Moths fight against echolocating bats with sounds of their own

Biologists and engineers join forces to study this natural mystery.
An ermine moth with white wings and black spots sits on a yellow dandelion.
Ermine moths have special organs in their wings that can generate sounds that are equivalent to a lively human conversation. Deposit Photos

Under the darkness of night, bats use soundwaves to find moths to eat. However, these insects are not completely defenseless against bats. Some moths use their wings to produce an ultrasonic warning sound against winged mammals. The findings are described in a study published February 5 in the journal Proceedings of the National Academy of Sciences (PNAS).

[Related: Why artificial light—and evolution—trap moths.]

A genus of moths called Yponomeuta (or ermine moths) click twice per wingbeat cycle using a small ridged membrane located in their hindwing. These moths do not have hearing organs and thus do not appear to be aware that they are even making these sounds and they can’t even control the sound using muscular action. 

Defenses like these can help the moths thwart the bats by annoying them and save them from becoming a meal, even if only temporarily. Decoding the mechanics of how this works in moths could help researchers better understand more intricate aspects of the way insects produce sounds for self-defense. 

In the study, a team of engineers and biologists from the University of Bristol in England looked at how the individual ridges that make up a corrugated patch in the ermine moth’s hindwings snap. This sudden snap-through buckling vibrates the membrane that is next to the hindwing. The strength and direction of the sound is then amplified like how the skin of a drum or a speaker makes a sound louder. This sound-producing organ in moths is called an aeroelastic tymbal.

“In ermine moths, the snap-through buckling events act like drumbeats at the edge of a tymbal drum, exciting a much larger portion of the wing to vibrate and radiate sound,” study co-author and mechanical engineer Hernaldo Mendoza Nava said in a statement. “As a result, these millimeter-sized tymbals can produce ultrasounds at the equivalent level of a lively human conversation.”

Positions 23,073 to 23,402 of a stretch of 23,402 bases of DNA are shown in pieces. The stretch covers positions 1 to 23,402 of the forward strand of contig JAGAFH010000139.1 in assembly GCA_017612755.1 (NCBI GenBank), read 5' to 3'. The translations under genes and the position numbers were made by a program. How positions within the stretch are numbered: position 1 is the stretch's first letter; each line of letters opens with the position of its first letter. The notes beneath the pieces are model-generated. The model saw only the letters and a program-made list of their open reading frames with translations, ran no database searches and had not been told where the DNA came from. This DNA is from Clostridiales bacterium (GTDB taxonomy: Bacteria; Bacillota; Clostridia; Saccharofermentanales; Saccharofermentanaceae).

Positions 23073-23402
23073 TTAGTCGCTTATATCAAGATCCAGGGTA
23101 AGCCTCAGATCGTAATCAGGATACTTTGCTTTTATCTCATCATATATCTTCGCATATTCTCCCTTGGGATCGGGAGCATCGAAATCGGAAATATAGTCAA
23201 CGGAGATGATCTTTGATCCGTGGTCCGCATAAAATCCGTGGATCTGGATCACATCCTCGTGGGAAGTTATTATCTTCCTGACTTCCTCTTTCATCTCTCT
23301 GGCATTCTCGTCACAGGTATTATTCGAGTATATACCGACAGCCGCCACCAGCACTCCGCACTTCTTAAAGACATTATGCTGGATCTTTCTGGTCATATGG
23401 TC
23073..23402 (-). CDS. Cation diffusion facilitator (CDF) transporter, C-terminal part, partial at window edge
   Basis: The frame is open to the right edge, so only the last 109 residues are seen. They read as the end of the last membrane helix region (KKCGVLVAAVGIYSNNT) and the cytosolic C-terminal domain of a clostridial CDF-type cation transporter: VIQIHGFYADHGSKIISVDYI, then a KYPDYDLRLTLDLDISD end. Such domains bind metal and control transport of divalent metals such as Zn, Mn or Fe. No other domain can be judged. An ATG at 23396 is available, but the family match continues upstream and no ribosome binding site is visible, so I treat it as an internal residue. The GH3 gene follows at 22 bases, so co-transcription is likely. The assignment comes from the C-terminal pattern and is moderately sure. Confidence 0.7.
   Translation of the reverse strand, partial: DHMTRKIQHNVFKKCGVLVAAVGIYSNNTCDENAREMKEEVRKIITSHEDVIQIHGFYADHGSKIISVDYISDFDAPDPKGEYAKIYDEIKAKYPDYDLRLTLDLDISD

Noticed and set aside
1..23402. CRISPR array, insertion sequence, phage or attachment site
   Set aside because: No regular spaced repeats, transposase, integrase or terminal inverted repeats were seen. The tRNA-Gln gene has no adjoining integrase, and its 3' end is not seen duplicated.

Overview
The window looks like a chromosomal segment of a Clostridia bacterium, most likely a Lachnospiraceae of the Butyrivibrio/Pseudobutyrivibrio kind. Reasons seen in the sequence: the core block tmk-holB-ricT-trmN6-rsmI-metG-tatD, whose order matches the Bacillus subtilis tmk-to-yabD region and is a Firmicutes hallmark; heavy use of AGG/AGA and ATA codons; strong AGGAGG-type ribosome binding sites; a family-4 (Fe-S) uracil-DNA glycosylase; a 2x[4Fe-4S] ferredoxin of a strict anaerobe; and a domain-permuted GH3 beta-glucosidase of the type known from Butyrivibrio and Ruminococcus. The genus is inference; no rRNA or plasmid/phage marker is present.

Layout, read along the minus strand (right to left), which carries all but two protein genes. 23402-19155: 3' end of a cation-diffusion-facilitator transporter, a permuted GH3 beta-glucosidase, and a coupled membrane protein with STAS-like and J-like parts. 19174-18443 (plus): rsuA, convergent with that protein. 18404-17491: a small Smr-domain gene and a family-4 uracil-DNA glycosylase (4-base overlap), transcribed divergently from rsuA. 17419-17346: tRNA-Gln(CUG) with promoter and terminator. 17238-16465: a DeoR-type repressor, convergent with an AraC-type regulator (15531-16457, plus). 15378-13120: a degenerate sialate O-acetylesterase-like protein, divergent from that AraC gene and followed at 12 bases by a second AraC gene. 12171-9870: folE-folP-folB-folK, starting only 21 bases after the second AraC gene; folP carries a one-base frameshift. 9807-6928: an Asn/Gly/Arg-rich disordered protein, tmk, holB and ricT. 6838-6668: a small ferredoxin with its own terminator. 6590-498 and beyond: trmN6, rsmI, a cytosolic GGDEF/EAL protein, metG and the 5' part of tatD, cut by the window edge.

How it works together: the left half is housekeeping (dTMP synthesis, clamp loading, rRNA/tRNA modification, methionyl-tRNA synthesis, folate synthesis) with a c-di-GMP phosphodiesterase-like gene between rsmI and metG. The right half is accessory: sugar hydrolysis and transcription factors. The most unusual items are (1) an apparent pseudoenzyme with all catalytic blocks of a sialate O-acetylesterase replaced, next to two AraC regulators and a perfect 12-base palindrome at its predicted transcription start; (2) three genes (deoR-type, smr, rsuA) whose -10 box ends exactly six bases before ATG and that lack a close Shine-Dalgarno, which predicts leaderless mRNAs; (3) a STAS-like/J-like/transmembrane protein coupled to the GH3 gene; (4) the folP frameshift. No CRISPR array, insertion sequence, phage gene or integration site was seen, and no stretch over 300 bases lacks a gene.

To study the mechanics behind the ermine moth’s aeroelastic tymbal, the team merged the biological concept of how the wing is formed with material principles from engineering. This fusion of biology and engineering helped the researchers build a detailed computer simulation of the wing’s snap-through response and sound production that matched actual recordings of the moth signals in frequency, structure, amplitude, and direction.

Structural buckling and sound production, as when the wings generate noise, are not always studied together, even though they both affect one another. Looking at how these two actions work in tandem has applications in aerospace, where engineers are constantly trying to make wings more aerodynamic. Buckling and snap-through instabilities are called nonlinear elastic responses that generally don’t follow the rules of aerodynamics and cause strain. They generally considered something to avoid in engineering, but this new research shows that buckling and snap-throughs could be used in wing design. 

[Related: How do sound waves work?]

“In our research, we have been advocating a paradigm shift and have demonstrated that buckling events can be strategically leveraged to imbue structures with smart functionality or enhanced mass-efficiency,” study co-author and mechanical engineer Alberto Pirrera said in a statement. “Yponomeuta’s aeroelastic tymbal embodies the concept of beneficial nonlinearity. The natural world, once again, serves as a source of inspiration.”

The team hopes that studying the month’s aeroelastic tymbals will encourage new developments in morphing structures, acoustic structural monitoring, and soft robotics.